Coalition asks Wilmington for info, talk about parking tickets, booting, towing

Betsy PriceGovernment & Politics, Headlines


A coalition of groups upset about the way Wilmington handles getting paid for overdue parking tickets, booting cars and towing cars has emailed city officials asking for more information about the practices  and to start a discussion about them.

“We see this as the beginning of what we hope will be a productive conversation, that questions will be answered, concerns addressed and we will all see positive outcomes,” the letter from the  Wilmington Parking Coalition said.

Among other things, the letter asks:

  • Whether the city can prove a deal that gives Conduent, the company that boots cars and handles collections from overdue ticket fees, 30% of the net revenue collected, on top of a monthly fee, is not being abused. Conduent’s Feb. 26, 2020, contract said it would be paid $100,206 a month, plus that 30% of revenue. As of February, the monthly rate was to increase to 2.5%. For that money, Conduent  provided parking ticket processing, booting, digital services and permitting. Conduent gets good reviews from other cities that use it, the coalition pointed out, but also said the coalition didn’t know of other cities that paid the 30% on top of a contract.
  • Why 4,000 vehicles were reclaimed after towing by First State Towing in most of 2019 or City Towing in later 2019 and 2020, but it appears only 35 owners owed the city money for past citations. Under City Towing’s contract with the city, the company can keep a car if the $25 fine isn’t paid in 30 days. Information the coalition received Tuesday after it had sent the letter indicates City Towing has kept 1,400 cars.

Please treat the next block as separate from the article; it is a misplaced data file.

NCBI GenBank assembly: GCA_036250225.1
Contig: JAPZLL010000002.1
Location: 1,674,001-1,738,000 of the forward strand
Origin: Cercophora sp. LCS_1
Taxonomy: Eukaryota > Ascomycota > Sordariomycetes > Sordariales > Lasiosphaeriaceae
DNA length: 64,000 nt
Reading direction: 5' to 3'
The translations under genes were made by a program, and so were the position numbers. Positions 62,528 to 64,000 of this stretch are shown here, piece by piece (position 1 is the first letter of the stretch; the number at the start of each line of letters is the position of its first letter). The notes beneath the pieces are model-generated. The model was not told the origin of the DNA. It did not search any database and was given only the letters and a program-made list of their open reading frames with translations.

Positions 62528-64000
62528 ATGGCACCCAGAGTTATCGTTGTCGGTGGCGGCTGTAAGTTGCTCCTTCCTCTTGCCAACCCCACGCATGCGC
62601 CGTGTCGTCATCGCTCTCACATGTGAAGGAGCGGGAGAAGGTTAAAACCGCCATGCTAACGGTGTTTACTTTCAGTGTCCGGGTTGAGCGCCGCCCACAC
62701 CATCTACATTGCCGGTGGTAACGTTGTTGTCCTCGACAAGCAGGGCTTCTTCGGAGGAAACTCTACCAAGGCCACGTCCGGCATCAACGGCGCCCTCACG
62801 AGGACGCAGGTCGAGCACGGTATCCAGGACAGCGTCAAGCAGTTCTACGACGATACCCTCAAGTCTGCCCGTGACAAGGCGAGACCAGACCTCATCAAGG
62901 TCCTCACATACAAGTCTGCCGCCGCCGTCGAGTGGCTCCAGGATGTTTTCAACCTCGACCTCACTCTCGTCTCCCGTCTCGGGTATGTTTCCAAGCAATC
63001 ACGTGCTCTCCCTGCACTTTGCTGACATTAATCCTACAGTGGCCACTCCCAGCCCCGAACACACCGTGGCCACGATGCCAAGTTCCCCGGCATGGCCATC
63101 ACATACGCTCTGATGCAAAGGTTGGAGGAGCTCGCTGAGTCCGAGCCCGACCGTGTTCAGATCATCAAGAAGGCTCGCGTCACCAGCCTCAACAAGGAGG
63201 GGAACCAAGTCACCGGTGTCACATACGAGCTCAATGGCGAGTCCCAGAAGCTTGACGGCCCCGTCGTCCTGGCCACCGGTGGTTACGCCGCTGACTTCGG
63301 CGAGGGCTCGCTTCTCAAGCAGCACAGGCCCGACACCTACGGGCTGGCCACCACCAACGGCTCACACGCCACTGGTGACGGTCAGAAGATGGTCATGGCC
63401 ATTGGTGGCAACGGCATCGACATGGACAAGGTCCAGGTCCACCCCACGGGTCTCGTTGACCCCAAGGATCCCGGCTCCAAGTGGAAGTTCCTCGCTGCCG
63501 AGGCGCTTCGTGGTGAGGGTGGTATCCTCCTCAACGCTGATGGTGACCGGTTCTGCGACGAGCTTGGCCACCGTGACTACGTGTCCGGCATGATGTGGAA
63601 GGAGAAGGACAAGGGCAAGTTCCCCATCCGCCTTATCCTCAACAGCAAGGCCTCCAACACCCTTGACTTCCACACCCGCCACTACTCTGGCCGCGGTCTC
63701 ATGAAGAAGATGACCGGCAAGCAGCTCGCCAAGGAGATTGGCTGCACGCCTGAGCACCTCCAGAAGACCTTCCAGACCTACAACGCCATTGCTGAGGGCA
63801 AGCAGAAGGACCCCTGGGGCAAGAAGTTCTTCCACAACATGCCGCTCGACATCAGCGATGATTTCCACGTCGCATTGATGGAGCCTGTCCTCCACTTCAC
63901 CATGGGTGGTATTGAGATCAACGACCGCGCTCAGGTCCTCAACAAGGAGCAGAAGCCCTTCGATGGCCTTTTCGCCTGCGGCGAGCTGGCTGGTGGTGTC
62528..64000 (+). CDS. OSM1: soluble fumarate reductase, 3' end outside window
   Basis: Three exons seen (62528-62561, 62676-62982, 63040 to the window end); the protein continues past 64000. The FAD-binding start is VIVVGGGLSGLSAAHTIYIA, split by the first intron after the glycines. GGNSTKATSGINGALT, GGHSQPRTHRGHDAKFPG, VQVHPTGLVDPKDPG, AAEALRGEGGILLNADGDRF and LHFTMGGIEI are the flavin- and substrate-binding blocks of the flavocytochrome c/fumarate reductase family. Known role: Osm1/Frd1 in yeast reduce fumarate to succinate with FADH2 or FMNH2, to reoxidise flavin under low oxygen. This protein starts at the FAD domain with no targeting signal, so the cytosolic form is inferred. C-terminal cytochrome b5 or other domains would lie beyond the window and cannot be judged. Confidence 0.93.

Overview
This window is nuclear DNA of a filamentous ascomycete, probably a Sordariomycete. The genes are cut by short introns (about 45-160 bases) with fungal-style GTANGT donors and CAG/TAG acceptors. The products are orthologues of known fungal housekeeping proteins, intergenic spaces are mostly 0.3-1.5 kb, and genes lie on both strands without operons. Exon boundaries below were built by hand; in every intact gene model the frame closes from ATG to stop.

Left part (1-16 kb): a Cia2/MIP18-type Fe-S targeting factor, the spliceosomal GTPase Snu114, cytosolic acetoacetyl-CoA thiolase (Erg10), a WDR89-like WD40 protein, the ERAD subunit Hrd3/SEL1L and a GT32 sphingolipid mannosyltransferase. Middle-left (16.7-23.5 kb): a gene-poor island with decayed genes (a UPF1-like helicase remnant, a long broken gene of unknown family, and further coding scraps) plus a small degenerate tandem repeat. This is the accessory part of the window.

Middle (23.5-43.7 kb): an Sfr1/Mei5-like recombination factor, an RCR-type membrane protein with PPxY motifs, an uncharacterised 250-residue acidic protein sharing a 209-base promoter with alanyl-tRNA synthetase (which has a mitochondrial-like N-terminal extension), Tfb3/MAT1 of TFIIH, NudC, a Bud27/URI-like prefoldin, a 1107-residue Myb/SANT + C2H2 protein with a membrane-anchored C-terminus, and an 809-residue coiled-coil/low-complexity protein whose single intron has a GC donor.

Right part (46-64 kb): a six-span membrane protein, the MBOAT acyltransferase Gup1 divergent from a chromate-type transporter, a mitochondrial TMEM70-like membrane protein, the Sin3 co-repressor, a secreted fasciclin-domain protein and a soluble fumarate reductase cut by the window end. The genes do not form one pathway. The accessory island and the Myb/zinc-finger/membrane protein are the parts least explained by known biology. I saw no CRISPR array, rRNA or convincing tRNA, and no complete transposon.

• Why there was a 60% drop in the number of parking tickets issued in 2020 compared to 2019 and why, while the city has been claiming towing was suspended in the spring of 2020, there was only a 3% drop in the number of tow release fees paid in 2020 compared to 2019.
  • Whether the city can provide evidence that vehicle owners are properly notified when their vehicle is towed and those owners are given a clear opportunity to reclaim their vehicle.
  • To review the Office of Civil Appeals rulings and notifications. In a virtual press conference before releasing the letter, a coalition member said that office is not a court and the people making decisions don’t have legal backgrounds. The letter said that it’s heard from people who were refused the right to go appeal to the Justice of the Peace Court and data shows few appeals, the coalition said.

John Rago, deputy chief of staff for Wilmington Mayor Mike Purzycki said they were reviewing the information in the email to make sure it has been interpreted correctly and accurately. Once that process is completed by the various city offices that handle different parts of the information, the city will respond, he said.

“To be clear on towing, we suspended towing for delinquent parking citations last March due to the pandemic and that remains suspended,” he said. “However, towing is still in force for blocked hydrants, intersections, driveways, loading zones and police are still towing for accidents, police investigations, etc.”